Also, in deciding the reasonableness of the interference, the court in Sturges V Bridgman held that what could be regarded as reasonableness in use and enjoyment of one's property depends on the locality of the nuisance of regardless of whether the plaintiff came to the nuisance or not such as moving from one locality to the locality where the nuisance occurred. Hence that factory undergoing harmful activities in a residential area thereby causing a nuisance to the residents could be liable in nuisance. However, locality might be irrelevant where physical damage has been done because the property owner must be protected at all cost.

Now having established these elements, you might begin to wonder what you could get as redress from the court of law after successfully proving these various elements. There are legal remedies available which include:

  • Injunction

  • Damages

  • Abatement etc.

Damages are usually awarded to the plaintiff for damages suffered and it is mostly in monetary terms. Injunction Is simply a judicial order to restrain or stop or refrain the other party from the unlawful act. It could be a temporal or permanent injunction. An injunction is often used where monetary compensation won't suffice for loss or damage done. Abatement on the other hand is done by the suffering party who has suffered damage. Although it is a restricted remedy, it is quite effective. It is the removal of the subject of nuisance after notifying the offending party.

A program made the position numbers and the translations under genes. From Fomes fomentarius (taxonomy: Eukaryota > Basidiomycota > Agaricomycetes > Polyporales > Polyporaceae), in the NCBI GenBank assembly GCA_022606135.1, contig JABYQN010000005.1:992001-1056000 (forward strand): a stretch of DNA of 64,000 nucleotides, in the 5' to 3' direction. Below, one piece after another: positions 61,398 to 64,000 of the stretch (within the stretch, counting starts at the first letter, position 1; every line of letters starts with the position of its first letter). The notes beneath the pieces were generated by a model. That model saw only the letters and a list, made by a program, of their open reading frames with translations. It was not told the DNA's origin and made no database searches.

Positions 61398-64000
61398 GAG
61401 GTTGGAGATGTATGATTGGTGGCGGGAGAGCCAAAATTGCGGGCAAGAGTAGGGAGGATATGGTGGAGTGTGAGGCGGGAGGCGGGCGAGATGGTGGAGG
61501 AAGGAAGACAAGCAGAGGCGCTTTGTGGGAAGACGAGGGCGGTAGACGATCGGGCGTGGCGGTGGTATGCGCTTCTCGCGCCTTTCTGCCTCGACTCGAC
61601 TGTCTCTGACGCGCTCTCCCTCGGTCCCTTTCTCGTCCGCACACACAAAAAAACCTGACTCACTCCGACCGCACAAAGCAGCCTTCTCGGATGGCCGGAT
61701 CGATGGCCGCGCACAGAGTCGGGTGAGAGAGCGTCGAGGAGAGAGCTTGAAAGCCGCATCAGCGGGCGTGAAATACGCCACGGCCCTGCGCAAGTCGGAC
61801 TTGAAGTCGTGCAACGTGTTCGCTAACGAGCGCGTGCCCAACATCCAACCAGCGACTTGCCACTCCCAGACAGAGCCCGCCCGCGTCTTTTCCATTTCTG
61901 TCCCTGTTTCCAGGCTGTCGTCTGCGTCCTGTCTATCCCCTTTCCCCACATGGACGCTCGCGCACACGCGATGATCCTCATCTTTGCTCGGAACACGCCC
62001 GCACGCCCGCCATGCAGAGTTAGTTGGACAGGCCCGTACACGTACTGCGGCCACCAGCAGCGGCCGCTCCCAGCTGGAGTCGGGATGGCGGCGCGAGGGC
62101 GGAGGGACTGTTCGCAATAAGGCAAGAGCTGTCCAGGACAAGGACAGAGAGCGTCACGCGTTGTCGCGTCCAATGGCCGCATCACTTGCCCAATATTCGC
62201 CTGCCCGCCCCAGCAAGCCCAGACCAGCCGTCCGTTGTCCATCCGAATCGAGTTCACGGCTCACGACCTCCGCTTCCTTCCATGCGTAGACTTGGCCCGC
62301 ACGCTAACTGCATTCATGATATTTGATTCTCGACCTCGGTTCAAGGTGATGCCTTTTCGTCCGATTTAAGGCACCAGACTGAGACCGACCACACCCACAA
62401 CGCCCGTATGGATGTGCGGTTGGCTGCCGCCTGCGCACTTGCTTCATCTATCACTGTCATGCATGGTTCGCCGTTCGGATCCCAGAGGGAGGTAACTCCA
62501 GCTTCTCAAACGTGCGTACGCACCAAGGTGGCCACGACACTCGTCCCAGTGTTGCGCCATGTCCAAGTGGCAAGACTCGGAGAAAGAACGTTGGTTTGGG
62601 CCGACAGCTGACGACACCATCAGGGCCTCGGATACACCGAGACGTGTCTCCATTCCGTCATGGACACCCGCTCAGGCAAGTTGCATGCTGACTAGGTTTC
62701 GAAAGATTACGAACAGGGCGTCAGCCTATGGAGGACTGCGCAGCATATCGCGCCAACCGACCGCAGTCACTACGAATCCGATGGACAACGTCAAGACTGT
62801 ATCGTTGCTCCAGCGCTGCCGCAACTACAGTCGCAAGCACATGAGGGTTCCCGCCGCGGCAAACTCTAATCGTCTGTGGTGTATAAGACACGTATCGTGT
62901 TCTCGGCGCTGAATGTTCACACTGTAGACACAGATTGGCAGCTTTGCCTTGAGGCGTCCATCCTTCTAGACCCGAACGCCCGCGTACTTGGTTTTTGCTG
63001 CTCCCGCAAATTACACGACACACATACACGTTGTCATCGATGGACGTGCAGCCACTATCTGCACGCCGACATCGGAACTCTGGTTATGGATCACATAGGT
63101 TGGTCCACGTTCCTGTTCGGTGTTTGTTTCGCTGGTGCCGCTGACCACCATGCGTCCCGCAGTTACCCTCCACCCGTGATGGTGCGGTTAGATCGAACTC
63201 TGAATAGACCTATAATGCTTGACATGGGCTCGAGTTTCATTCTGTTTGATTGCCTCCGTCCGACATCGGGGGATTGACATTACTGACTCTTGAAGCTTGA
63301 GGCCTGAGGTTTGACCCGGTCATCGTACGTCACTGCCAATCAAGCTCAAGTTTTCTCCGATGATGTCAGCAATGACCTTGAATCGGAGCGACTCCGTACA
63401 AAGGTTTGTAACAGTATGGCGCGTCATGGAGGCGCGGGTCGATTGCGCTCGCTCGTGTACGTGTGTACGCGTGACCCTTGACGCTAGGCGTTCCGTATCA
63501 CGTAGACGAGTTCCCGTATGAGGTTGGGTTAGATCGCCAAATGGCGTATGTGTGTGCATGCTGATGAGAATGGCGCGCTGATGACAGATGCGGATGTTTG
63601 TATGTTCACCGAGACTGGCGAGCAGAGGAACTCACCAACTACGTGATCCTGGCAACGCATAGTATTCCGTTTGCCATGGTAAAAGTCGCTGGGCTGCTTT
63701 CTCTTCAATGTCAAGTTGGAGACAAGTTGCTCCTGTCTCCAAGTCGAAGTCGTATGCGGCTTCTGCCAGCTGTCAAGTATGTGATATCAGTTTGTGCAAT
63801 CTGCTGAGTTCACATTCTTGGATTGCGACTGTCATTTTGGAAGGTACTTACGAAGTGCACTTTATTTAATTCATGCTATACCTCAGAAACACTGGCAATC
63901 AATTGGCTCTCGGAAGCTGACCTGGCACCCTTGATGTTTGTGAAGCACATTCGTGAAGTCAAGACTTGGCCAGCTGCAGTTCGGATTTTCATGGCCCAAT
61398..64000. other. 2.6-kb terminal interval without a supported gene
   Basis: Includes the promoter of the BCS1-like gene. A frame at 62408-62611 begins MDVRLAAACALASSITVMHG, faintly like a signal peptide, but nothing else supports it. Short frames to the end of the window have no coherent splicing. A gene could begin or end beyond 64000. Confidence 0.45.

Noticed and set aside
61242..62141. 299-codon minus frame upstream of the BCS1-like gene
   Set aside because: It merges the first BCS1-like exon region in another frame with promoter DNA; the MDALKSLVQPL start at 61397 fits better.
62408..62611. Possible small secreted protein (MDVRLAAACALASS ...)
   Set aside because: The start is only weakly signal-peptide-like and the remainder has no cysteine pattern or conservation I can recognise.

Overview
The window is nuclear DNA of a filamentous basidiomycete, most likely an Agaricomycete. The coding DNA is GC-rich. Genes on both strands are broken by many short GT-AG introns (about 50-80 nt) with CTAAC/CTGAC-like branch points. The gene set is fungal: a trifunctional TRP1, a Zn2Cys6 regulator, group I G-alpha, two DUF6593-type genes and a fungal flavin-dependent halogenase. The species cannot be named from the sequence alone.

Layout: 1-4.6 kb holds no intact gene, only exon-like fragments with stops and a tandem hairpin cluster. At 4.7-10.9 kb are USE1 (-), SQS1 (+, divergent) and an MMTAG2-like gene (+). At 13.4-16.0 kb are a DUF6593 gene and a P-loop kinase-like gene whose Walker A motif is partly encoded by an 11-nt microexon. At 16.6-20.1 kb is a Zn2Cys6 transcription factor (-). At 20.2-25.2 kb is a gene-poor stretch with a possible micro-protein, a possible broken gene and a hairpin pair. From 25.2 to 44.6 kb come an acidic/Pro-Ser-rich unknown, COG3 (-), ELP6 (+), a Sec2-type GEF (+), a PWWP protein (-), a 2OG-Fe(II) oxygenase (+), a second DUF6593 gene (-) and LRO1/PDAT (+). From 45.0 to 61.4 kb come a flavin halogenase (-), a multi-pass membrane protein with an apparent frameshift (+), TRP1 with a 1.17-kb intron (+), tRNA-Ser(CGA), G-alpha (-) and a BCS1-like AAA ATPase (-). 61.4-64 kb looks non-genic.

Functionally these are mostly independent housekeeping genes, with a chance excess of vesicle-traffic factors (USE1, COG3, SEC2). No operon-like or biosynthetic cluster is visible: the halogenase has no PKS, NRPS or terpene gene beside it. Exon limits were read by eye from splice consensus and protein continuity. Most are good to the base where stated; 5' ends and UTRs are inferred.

Wrapping this up, It could be very annoying when you can’t have private use and enjoyment of your own property as a result of a neighbour causing nuisance. I do hope you now know why you should institute a legal proceeding against that neighbour that has been ‘creating nuisance’ as this was for the main purpose of drawing your attention to those acts that might have been hindering your right to live in freedom. Are you the one creating nuisance all these while? I hope you know better now, desist from such acts. Still, wondering how you can validly claim your right? Contact a lawyer and get that civil litigation going!

Written by Oluwatimileyin Okumodi.

Thelawdigest Copywriter